You can come across EBITDA in the following formulas (see next lessons):
- EBITDA Margin;
- EV / EBITDA;
- Net Debt / EBITDA;
- EBITDA / Interest Expenses.
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Amortization + Depreciation
- EBITDA is extensively used in financial analysis, as depreciation and amortization aren’t current cash costs. Depreciation and amortization are the allocations of costs to assets over the time they are profitable. Current depreciation and amortization costs are about assets acquired in the past. Consumable assets may or may not need replacement in the future. In this case, the cost of replacing assets may be more or less than in the past. For that reason, depreciation and amortization costs a company accounts for in the current year may not be related to the actual cash costs to maintain its assets in the future.
- Company’s amortization costs depend on both the expectations for the assets it owns and the choice of accounting methods. Two companies with identical assets may have different amortization costs because they have different expectations for their useful lives and different accounting methods.
- Analysts use EBITDA when they wish to remove personal choices from the company’s books. It’s a kind of attempt to make the performance of different companies more comparable, i.e., to lay the same foundation.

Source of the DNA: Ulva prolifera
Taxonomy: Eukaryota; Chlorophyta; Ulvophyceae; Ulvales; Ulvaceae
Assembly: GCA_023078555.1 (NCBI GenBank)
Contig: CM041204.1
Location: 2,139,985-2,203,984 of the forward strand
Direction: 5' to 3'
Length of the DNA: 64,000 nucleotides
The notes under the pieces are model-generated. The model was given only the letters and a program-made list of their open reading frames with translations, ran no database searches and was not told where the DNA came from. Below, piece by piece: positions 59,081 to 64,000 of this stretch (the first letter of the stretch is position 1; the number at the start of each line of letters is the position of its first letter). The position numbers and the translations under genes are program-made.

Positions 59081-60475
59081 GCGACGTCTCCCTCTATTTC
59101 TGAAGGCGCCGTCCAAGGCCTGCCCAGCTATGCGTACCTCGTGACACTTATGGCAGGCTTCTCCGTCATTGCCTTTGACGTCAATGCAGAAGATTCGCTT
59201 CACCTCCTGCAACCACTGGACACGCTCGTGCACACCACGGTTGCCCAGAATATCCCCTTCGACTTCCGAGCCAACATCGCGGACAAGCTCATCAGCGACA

- EBITDA isn’t recognized by IFRS or US GAAli. In fact, some investors, such as Warren Buffett and Charlie Munger, show disdain for EBITDA because it doesn’t factor in a company’s asset amortization. E.g. If an issuer has lots of equipment—and, consequently, high amortization charges—then the costs of maintaining these assets aren’t recognized.
- Let’s say a fast-growing manufacturing company may show annual increases in sales and EBITDA but acquired a lot of fixed assets to promote growth through debt financing. Initially, an investor may see an income boost, but one should be objective and assess other indicators as well, e.g., CAPEX, net income, etc.
- It doesn’t take into account the cost of working capital and assets.
- It makes an opinion about an issuer less objective.
- By determining operating profit differently and including/excluding income from non-core activities, you can get dramatically different figures.
- By focusing on EBITDA rather than net income, a company can divert attention from its problems in the books.
- Investors should be careful if financial statements show EBITDA, i.e., they didn’t previously include this indicator. A company may be using heavy loans or increasing capital expenditures. In this case, EBITDA can distract investors from important changes.
Let’s sum things up
1. What matters is the type of activity and operating performance. With EBITDA, you can assess an issuer’s profit regardless of the following metrics:
- debt obligations;
- amount of investments;
- tax regime.
2. EBITDA is most handy when you compare several issuers within the same industry and with similar services or range of products.
3. When used separately, EBITDA isn’t the most reliable metric for assessing operating profitability.